Los Angeles Office Market
Total vacancy and availability continued to climb to new highs, reaching 22.2% and 27.6% respectively. Sublet availability was generally flat this quarter at 5.2%. Although MAANG firms have enacted cost-cutting measures, they have generally retained their local footprints thus far, aside from a few sublease offerings. Occupiers continue to “trade up, while paring down”: Pursue trophy-grade space as they reduce their footprints. Vacancy for commodity office space will increase. 44% of Greater Los Angeles’ office inventory consists of buildings with sub-80% occupancy. Buildings with lower occupancy thresholds tend to struggle to generate positive NOI, which, in turn, makes it difficult to support debt (assuming debt is present on a given building).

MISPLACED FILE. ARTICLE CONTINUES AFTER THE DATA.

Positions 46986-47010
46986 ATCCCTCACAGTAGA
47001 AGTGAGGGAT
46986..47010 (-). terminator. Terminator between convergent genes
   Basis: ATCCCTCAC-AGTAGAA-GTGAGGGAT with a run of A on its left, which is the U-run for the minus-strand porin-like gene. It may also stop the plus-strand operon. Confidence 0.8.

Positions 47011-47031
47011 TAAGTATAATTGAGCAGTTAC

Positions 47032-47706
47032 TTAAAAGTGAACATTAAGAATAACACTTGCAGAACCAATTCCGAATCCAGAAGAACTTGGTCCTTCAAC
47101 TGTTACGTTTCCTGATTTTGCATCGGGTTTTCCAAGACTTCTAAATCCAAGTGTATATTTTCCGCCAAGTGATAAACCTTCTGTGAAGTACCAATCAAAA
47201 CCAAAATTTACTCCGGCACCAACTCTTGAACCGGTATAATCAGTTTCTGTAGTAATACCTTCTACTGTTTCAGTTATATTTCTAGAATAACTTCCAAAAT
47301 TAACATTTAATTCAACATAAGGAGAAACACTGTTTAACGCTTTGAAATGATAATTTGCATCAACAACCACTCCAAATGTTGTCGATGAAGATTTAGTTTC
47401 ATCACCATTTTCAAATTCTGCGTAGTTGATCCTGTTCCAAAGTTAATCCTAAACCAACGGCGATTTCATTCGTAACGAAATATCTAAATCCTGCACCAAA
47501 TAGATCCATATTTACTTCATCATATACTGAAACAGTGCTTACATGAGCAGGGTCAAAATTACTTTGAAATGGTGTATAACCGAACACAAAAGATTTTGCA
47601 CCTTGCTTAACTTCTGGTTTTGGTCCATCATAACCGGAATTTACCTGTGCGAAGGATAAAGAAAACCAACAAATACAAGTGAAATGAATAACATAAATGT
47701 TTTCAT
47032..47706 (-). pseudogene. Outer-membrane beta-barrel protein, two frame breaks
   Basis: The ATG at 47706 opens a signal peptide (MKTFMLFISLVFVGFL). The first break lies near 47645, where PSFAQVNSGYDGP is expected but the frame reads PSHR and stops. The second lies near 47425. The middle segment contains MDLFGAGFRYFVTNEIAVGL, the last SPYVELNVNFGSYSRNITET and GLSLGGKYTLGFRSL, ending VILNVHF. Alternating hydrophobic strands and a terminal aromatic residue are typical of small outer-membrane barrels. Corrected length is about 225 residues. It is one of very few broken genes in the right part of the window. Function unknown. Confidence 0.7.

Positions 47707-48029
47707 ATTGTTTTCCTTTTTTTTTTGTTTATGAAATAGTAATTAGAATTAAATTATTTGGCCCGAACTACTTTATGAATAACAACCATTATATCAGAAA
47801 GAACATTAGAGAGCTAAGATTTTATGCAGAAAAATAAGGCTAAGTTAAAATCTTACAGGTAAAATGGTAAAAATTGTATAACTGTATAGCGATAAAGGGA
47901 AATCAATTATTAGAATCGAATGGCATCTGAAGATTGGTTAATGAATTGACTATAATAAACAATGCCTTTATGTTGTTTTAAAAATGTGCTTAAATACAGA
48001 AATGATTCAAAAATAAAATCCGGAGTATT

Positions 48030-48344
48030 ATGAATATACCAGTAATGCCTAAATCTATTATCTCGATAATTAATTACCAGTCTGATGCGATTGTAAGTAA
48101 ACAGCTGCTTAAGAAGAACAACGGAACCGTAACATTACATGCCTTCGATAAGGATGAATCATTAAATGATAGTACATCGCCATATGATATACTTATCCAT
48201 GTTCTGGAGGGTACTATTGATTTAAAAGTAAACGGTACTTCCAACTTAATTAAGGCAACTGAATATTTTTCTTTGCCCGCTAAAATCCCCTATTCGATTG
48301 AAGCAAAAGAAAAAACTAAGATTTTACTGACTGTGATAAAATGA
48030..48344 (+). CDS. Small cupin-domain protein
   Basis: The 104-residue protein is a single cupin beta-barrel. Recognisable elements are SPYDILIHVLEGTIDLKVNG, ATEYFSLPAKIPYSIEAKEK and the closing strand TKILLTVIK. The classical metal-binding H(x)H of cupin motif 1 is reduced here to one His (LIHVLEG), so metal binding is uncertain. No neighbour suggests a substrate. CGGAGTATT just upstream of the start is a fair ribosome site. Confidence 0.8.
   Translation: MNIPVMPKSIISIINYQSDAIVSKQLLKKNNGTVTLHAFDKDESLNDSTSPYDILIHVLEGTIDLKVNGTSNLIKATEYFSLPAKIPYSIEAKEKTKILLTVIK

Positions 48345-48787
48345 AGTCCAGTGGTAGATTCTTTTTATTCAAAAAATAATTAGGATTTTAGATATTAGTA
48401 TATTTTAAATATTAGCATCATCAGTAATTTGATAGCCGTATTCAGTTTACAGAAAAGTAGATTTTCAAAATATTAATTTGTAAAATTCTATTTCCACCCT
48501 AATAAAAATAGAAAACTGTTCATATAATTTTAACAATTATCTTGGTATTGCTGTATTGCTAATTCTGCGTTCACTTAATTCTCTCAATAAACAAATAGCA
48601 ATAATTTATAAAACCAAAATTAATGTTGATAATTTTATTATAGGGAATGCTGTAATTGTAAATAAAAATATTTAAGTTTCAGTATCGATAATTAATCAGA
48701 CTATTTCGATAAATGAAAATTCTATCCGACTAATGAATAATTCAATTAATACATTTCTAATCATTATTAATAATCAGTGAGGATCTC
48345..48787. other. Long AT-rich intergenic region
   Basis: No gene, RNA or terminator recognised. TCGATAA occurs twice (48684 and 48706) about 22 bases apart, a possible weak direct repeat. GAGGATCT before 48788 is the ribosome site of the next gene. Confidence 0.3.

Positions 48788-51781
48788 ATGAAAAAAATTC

Los Angeles Industrial Market
Fervent tenant demand for industrial space that came from anomalously high consumer spending in recent years is no more and most occupiers are focused on cutting costs amid still-high inflation. Pivoting from a “just-in-case” to a “just-in-time” inventory model is one way to reduce overhead by shedding unneeded space. This is leading to an uptick in available sublease space, which is now 7.5 MSF, the highest amount in three years. Class A start rents are progressively cooling following unprecedented growth in recent years. Tenants are committing to shorter lease terms with the expectation that rates will continue to fall. Landlords are becoming more competitive. Net absorption was negative for the fifth consecutive quarter. Vacancy, over this time, increased from 0.9% to 2.1% across the nearly 1.1-BSF market.